carrot prep
carrot pie slice

So here we are. I'm the one talking about savory carrot pie and you're the one wishing I'd had a slice of the pineapple upside-down cake.

The good news is this: this dish is so great! It's really quite hearty, definitely suitable for a dinner main, probably with a side salad or cup of soup, like you'd get with quiche at a restaurant. It's fairly easy to make, particularly if you have a food processor. (I love my food processors. And yes, I mean "processors", plural, because I have two: a small and a huge one. The small one was used here.) The pie crust involved my first foray into the world of yeast (I had to start easy because I have a phobia) and it went v. well! In fact, I made pizza last night with a different crust recipe (a comparably easy one) and, while that one will do for thin-crust pizzas in the future, the one described herein is much fluffier, and I am going to use it for pizza crust the next time I make pizza, because I sometimes really like a thicker crust and because it was really great in the carrot pie and I'm eager to see how it would hold up elsewhere. Other positives: it's healthy (lots of nutrients, a decent amount of protein for a vegetarian meal, and less than 600 calories in a serving equivalent to a quarter of the pie - which would be a big slice; we ate sixths); it's unique (kind of sweet, yet just savory enough to be aforementioned "dinner main"); it's seemingly adaptable (I suspect broccoli, cauliflower, sweet potatoes, or winter squash could easily replace the carrots); it's attractive (in a rustic kind of way); and babies like it (at least mine did).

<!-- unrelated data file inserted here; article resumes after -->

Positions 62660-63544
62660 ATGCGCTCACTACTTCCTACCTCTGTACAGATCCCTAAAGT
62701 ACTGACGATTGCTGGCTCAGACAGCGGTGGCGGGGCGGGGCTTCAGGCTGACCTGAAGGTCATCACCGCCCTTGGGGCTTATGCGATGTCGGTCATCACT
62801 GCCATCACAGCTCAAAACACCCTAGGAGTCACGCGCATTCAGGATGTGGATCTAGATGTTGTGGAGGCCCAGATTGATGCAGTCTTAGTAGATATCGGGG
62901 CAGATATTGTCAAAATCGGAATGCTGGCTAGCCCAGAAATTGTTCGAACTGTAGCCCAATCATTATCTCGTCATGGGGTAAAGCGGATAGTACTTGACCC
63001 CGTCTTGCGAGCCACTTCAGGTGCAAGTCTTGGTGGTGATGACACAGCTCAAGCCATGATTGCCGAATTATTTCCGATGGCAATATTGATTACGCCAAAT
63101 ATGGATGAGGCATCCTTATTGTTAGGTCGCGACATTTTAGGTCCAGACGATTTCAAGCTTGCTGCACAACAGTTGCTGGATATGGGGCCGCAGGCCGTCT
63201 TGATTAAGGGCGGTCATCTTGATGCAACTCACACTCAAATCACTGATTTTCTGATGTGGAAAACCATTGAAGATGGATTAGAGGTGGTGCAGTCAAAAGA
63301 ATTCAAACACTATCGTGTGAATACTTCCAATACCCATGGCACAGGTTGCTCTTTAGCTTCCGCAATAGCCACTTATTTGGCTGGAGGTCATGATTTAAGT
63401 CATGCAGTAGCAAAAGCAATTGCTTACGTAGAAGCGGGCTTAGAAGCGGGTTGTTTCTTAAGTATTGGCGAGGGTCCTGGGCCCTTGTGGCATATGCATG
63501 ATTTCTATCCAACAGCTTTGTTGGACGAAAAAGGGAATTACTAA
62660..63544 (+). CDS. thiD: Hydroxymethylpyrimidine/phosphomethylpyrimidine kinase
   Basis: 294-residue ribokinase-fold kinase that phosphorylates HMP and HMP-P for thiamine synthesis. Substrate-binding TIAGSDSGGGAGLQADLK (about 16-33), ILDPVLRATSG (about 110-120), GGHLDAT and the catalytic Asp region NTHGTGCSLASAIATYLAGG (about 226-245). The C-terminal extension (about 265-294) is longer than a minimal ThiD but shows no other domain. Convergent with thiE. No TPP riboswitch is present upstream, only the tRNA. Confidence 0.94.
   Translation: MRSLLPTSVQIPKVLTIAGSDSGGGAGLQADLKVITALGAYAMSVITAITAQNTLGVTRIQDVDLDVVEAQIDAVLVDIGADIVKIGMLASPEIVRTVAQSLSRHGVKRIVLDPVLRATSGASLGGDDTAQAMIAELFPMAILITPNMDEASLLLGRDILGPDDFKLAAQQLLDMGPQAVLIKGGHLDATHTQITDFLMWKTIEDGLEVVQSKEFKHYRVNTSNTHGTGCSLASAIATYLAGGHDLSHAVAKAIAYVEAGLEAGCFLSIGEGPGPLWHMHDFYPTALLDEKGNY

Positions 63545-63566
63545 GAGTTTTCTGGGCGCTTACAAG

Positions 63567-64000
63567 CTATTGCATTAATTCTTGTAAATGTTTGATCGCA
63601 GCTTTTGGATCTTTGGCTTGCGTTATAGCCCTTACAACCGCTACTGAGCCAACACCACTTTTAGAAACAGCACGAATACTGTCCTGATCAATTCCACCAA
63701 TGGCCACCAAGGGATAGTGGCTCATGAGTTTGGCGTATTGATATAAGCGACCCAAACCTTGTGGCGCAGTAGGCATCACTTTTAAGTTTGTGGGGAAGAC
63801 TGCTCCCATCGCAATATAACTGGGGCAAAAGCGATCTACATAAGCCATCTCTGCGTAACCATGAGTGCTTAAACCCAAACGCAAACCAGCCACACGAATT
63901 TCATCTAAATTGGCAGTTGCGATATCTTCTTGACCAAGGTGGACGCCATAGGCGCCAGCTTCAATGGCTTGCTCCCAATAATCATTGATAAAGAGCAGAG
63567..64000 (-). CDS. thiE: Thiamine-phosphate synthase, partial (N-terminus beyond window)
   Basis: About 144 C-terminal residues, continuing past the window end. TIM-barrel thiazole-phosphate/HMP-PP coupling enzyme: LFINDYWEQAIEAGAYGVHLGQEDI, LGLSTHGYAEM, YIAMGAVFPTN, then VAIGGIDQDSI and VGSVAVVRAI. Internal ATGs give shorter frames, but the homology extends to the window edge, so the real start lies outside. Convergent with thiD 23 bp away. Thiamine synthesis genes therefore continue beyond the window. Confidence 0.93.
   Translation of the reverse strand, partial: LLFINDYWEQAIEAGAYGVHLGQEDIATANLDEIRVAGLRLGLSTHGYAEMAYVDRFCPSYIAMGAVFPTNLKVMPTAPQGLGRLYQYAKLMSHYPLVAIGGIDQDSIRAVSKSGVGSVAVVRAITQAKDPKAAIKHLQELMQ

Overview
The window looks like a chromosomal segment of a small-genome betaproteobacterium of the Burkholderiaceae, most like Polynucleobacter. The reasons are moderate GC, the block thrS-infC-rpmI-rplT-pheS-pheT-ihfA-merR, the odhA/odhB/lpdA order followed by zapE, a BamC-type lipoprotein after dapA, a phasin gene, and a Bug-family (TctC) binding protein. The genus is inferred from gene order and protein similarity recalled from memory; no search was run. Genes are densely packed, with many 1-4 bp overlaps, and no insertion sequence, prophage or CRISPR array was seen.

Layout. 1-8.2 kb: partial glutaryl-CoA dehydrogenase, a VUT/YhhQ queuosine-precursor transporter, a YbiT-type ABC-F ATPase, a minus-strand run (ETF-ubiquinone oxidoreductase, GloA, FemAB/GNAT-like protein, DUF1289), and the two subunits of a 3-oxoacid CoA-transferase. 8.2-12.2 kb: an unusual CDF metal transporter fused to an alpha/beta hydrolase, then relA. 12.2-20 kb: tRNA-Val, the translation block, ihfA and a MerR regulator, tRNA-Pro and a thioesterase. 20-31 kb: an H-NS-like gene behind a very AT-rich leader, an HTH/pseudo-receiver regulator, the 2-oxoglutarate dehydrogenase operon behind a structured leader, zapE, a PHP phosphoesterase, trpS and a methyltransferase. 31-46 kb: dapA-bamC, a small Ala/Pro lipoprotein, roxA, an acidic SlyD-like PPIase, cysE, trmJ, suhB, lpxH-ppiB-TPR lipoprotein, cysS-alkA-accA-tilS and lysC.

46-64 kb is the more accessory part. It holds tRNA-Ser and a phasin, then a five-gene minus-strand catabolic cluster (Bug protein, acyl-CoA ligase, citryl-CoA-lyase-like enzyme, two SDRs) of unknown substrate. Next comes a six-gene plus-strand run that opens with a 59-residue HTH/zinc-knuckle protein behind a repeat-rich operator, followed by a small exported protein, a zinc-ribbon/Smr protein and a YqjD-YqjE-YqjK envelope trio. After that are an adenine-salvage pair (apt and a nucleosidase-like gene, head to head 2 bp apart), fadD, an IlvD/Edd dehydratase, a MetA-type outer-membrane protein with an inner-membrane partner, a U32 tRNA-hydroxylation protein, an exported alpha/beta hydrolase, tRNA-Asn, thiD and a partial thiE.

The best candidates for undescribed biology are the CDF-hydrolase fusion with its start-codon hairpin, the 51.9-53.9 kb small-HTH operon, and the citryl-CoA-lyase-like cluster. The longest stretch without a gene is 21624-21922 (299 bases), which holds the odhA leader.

rolled crust
unbaked carrot pie
baked carrot pie

One quick tip before I get to the recipe, for those of you with a food processor: grate your parmesan in the food processor!

cuisinarted cheese

I shred vegetables and potatoes and fruit all the time using the grater blade, but was always afraid of trying cheese... until recently I was complaining about the length of time it took me to shred mozzarella for FOUR lasagnas I was making for a bridal shower (I know a lot of brides) and the victim of my rant, after listening patiently and nodding in empathy, suggested that I use a food processor. I took her advice and IT TOOK FIVE SECONDS. Literally. And then I just put the bowl and blade on the top rack of the dishwasher, so I can't even argue that the cleaning time cut against any saved grating time. (Go ahead and judge me. The blade hasn't dulled noticeably in 6.5 years.) I would suggest, however, if grating a softer cheese (like, say, mozzarella), placing it in the freezer for 10-15 minutes before putting it in the food processor.

And now to the recipe!